Don’t you find it interesting that the current administration in the USA is pushing both an environment and socialist agenda, as if these two agendas are inherently compatible?
Folks on the left are often advocating tearing down capitalism and replacing it with eco-socialism. How often have you heard that climate change is a crisis of capitalism? Many perceive the Green New Deal as a call for large scale nationalization for the sake of saving the planet. Look at any rally in support of the environment, and advocates of Socialism are in attendance in large numbers.
In reality my experience has been quite the opposite. Fly into Shanghai even 25 years ago, and the smog is overwhelming in comparison to any major city in the West.
The Soviets lived in air polluted environments 3 to 4 times that allowable in Western countries. The indiscriminate use of pesticides, water pollution and deforestation policies were rampant in comparison to Western States.
The evidence appears to challenge the established “conventional wisdom.”
I know the response from the left will be that Venezuela, East Germany and former USSR Socialist states were not true socialism and subject to corruption. If this had been “done right”, Socialism would have an exemplary environmental record.
I contend that this is all BS. Socialism is inherently more damaging to the environment.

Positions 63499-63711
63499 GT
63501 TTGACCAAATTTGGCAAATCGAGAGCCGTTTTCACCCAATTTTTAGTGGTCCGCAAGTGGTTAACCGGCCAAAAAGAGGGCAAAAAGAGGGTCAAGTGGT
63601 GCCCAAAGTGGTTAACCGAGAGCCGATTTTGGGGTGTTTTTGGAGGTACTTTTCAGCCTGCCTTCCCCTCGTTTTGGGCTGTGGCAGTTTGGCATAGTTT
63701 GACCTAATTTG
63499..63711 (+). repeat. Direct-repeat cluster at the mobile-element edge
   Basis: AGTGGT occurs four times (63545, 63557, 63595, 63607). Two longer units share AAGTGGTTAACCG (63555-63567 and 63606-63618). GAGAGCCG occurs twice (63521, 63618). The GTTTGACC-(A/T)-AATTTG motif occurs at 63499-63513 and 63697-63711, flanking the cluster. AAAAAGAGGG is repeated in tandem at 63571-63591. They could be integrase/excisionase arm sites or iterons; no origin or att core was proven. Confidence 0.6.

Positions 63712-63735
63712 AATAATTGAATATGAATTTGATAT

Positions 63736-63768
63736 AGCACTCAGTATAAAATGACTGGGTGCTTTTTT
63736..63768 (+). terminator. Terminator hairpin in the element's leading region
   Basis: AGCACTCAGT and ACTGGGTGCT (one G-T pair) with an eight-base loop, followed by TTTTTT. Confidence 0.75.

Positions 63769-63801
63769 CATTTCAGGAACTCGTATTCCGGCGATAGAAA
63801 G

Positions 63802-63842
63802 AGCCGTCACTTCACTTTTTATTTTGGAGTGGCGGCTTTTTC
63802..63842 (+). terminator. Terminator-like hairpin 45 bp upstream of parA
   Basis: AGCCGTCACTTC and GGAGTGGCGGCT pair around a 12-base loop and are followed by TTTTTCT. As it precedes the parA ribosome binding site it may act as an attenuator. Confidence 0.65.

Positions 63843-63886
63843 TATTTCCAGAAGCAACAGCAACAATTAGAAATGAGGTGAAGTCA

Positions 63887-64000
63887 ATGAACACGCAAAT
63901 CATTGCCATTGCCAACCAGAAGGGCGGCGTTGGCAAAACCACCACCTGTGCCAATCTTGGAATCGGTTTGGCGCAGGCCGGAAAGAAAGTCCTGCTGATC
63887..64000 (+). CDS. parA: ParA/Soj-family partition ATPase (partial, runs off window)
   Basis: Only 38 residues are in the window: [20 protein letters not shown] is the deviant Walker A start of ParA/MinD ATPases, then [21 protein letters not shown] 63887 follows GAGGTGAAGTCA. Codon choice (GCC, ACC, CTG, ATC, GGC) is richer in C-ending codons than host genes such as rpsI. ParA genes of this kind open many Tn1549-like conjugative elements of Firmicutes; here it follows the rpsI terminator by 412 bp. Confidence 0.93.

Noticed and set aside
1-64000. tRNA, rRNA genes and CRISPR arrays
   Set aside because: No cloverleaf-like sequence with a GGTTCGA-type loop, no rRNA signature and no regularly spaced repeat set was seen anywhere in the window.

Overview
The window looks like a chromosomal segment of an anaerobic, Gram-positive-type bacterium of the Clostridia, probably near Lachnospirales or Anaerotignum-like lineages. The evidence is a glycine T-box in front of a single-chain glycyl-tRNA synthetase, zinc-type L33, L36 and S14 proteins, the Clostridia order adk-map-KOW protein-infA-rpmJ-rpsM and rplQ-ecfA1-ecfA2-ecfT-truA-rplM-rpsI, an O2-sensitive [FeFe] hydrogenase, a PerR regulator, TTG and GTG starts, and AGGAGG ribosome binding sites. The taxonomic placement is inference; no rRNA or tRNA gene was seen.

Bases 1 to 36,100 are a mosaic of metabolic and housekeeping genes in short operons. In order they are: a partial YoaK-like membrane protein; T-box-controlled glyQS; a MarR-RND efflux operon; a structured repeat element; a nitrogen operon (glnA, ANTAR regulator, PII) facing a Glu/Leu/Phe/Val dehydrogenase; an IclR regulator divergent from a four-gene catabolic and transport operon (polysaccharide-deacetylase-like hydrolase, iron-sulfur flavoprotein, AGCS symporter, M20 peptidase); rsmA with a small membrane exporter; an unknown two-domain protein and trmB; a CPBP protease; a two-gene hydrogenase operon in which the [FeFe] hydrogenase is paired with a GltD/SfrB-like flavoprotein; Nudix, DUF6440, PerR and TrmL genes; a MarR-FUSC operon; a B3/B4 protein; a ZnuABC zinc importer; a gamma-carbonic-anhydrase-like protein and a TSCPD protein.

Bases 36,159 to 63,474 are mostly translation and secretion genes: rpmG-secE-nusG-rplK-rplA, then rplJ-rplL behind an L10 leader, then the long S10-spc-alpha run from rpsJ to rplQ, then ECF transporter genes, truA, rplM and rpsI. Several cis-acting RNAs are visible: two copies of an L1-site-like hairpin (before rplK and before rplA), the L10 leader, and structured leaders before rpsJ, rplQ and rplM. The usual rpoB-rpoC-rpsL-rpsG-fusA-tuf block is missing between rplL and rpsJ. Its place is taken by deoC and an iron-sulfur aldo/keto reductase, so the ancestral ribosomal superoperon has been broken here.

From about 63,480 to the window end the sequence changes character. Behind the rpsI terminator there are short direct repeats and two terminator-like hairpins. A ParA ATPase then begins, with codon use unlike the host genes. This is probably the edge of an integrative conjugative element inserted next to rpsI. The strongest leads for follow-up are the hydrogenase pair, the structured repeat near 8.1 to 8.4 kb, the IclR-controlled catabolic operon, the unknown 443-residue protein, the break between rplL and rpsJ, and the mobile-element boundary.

The first reason for this is that socialist economies are inherently less efficient. There is little incentive to minimize waste and conserve resources.
Secondly State-owned land suffers from the “tragedy of the commons”. In the absence of private property rights, who pushes back against irreparable property damage, and who sues for compensation to arrest the decay?
Every lived in or near a commune? Who takes care of the grounds and ensures that the place is kept tidy? A visit to a frat house in comparison to a privately owned dwelling will illustrate the concept of the “tragedy of the commons” very graphically for you.
Of course, unregulated capitalism can also lead to massive environment exploitation and requires strict legislation and there is ample history to support that claim. I’m all for the government setting the rules for playing the game through legislation, I’m just not as keen to then see them being the ones actually running onto the field.
Bottom line of course is that more prosperous economies with increased per capita wealth can afford the luxury of taking greater care of the environment.
If we truly care about the environment, I suggest we need to be very selective in the company we keep.